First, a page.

Luke Alfred is a journalist based in Johannesburg
Jacques Rudolph was probably being excessively colourful when he once referred to Benoni's Willowmoore Park as "varkpan". Translated from the Afrikaans, varkpan literally means "pig tray" in English. A generation of young white South African men conscripted during the 1980s knows them well, because varkpans were the compartmentalised stainless steel trays into which your daily meals were slopped. They are symbols of an age, much like lockers and infantry browns. To the male South African mind they say much about the exercise of arbitrary power, meaninglessness and fear. They are anything but neutral.
Call me perverse, but contrary to Rudolph's deep love of the place, I've always liked Willowmoore Park. I like the fact that that if you screw your neck around from the far corner of the ground and look east, you can see Benoni's famous mine dump, its yellow sands quietly blowing away in the spring winds.
I like the fact that the western grandstand probably dates back from the 1930s, and if you look into the underside of the roof you can see a crazy quilt of supporting girders, many of which look strangely superfluous, and so give an impression of post-Edwardian vanity. It's like looking into another way of seeing the world - or another mind - and it's pricelessly and utterly charming.
The ground even used to have a beautiful arch at its main entrance, with the words "Willowmoore Park" suspended over your head in red art-deco letters. Upon visiting the ground last week, when Australia played Ireland in an ODI, I noticed to my disappointment that one couldn't see the letters anymore because they had been blocked out by a massive sign for Sahara computers. Such is the authorities' approach to cricket heritage.
Built in the 1920s on a drained marsh - or vlei in Afrikaans - the ground is so called because willows used to line one side of the field, and one of Benoni's founding fathers was a man called Moore. It hosted pretty much everything in the early days. Athletics was a regular feature, and in 1948, Denis Compton toyed with the North Eastern Transvaal bowling by taking 300 runs off them in just over three hours. Having scored 42 fours and five sixes, his hair was probably perfectly in place when he strode back to the pavilion for a cup of tea and a fag.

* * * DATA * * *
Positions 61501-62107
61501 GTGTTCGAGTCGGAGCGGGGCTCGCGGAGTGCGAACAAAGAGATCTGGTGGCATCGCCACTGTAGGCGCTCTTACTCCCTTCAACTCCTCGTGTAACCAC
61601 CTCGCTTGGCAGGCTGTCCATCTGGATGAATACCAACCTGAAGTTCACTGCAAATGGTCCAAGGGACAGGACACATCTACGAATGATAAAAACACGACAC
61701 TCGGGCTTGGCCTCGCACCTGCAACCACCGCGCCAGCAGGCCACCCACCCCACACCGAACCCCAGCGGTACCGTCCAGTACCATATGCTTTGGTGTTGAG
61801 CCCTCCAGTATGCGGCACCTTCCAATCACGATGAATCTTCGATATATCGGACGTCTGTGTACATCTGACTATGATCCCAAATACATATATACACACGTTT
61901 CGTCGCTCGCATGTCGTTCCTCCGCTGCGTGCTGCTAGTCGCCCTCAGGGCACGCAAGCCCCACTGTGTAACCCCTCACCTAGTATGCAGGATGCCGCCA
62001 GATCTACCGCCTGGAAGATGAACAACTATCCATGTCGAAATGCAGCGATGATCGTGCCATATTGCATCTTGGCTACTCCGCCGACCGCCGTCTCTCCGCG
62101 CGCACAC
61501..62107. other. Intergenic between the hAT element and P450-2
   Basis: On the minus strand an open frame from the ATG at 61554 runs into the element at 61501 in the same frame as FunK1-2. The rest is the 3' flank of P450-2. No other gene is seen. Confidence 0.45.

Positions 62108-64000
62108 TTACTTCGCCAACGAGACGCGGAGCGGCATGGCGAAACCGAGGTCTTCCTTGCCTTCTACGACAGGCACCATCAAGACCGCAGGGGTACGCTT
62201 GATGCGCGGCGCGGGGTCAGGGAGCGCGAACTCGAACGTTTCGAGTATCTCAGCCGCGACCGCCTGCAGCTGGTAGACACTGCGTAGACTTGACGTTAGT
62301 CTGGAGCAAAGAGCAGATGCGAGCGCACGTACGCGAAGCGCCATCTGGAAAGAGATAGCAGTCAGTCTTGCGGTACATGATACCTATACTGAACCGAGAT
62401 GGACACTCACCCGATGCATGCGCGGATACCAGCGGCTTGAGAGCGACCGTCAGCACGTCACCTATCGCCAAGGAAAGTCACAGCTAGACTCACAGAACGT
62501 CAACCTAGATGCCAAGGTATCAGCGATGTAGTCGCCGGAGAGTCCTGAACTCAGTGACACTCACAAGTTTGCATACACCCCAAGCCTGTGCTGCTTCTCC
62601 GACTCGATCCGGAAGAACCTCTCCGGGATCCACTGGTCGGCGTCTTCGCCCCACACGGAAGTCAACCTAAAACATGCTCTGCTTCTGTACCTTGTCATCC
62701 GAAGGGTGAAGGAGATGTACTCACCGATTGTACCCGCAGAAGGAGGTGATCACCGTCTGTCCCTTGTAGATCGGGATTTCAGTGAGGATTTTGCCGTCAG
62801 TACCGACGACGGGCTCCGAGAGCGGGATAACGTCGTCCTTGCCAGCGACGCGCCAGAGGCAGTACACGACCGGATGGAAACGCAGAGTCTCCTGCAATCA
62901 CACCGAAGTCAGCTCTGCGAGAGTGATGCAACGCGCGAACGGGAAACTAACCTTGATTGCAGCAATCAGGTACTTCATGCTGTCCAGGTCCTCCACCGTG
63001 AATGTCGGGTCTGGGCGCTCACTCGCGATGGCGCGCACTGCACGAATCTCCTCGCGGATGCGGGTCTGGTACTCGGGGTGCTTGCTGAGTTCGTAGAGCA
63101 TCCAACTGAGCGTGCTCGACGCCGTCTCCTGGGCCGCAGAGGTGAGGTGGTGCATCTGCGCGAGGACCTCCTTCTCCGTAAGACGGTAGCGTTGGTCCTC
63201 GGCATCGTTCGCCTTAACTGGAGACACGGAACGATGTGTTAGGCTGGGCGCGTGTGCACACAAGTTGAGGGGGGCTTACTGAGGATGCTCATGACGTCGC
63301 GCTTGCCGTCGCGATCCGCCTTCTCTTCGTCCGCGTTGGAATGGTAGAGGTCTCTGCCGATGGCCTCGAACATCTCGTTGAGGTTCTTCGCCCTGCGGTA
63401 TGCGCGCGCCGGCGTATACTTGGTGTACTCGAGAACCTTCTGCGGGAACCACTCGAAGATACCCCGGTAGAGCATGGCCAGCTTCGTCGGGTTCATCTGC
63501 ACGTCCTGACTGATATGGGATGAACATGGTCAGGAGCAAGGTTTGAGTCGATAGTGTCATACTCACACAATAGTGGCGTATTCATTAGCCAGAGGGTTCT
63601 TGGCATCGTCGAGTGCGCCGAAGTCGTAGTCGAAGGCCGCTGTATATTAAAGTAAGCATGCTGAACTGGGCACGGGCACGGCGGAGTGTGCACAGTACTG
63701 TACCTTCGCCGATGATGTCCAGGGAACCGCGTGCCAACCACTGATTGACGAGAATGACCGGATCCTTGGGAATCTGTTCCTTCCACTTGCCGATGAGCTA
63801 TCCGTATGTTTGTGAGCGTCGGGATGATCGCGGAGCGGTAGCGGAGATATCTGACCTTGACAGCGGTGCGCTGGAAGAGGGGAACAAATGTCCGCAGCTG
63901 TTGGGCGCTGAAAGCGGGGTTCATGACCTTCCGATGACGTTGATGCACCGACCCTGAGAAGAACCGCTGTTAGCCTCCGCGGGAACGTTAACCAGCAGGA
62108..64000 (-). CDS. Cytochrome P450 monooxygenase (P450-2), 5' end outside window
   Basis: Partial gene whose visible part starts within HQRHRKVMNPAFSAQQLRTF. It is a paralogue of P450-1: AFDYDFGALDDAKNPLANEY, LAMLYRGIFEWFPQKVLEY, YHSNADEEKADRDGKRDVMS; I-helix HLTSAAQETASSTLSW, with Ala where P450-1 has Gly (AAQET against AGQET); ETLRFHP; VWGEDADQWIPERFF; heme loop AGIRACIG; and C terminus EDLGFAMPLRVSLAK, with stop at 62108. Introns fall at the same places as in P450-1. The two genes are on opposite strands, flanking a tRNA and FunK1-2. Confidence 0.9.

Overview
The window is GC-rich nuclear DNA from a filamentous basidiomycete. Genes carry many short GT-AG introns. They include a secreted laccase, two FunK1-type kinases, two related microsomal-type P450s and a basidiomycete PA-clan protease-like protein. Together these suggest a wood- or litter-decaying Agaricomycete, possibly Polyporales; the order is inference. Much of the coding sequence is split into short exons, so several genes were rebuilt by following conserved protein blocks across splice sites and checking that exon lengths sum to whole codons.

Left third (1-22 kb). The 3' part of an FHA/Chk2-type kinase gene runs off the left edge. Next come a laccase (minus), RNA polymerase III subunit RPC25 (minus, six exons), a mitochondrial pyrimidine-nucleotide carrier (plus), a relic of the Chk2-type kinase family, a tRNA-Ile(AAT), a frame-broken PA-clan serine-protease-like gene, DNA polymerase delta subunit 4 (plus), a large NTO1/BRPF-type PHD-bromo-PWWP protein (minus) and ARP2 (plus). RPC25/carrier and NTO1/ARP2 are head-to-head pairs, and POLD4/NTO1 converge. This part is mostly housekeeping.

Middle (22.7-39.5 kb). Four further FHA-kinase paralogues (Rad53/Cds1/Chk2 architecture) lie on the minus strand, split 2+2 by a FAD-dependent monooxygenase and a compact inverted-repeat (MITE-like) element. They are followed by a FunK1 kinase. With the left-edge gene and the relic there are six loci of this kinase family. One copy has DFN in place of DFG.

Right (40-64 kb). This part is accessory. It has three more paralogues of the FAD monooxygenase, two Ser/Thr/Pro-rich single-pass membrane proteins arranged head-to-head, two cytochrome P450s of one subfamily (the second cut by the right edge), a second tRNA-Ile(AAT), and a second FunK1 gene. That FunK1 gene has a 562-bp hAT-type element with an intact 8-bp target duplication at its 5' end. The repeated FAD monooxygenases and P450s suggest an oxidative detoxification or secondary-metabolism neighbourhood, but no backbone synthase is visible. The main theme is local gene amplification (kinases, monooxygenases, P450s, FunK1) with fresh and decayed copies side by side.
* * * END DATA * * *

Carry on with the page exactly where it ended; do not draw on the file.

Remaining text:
Compton's Arsenal never played at varkpan, but the following decade saw a variety of visiting English football teams: Newcastle United, Wolves, and Bolton Wanderers. With big Scottish and English immigrant populations working on the mines, football was big in these parts, but as gold yields lessened, so the sport faded.
The local club was called Benoni FC, and at one point Denis Lindsay, the South African wicketkeeper-batsman of the 1960s, played as their goalkeeper. Denis was the son of Johnny Lindsay, who toured England with South Africa in 1947. When Johnny retired, he became the unofficial Willowmoore Park groundsman and designed the floodlights that remain today. The concrete pylons on which the lights are supported aren't beautiful, but they are solid and durable, much like the stock from which North Eastern Transvaal traditionally drew their players.
Benoni tracks have always had a reputation for being sporty, partly because the water table is so close to the ground's surface. The story is told of a match in 1968 when Denis Lindsay was playing alongside Hylton Ackerman, Jackie Botten and Jim Presdee for North Eastern Transvaal against visiting Eastern Province. The men from Port Elizabeth had Peter Pollock, Alan Hector and Sibley McAdam in their midst, and so the hosts were quietly relieved when it started raining.
It rained so torrentially that one afternoon both teams took themselves off to the local cinema to watch The Dirty Dozen, with Lee Marvin, Telly Savalas and Charles Bronson. "Suddenly this message comes across the bottom of the screen," Peter Barrable, who played for North Eastern Transvaal in the match, once told me. "Will the cricketers please return to the ground? Play is about to begin."
Despite the reservations of Peter van der Merwe, the EP skipper, the match started, with Province being bowled out for 53 and the hosts cobbling together 41. "In the second innings, I remember taking Peter Pollock on the body for an hour - I was black and blue," said Barrable.
Although Willowmoore Park is a secondary ground, there is talk in South African cricket circles of the franchise system being expanded in the 2017-18 season. In all likelihood that would mean a team of their own for Easterns, which is good news for one of the largest urban provinces in the country, with an unusually large black cricket-playing population. "I can't see the current system going up [from six] to eight teams," said a local administrator, "so the logical next step is to shoot it up to 12. That way we can keep some of the kids who are heading to England and New Zealand but also give more opportunities to players of colour. It's a win-win at that level. The only problem is does it dilute our first-class competition too much?"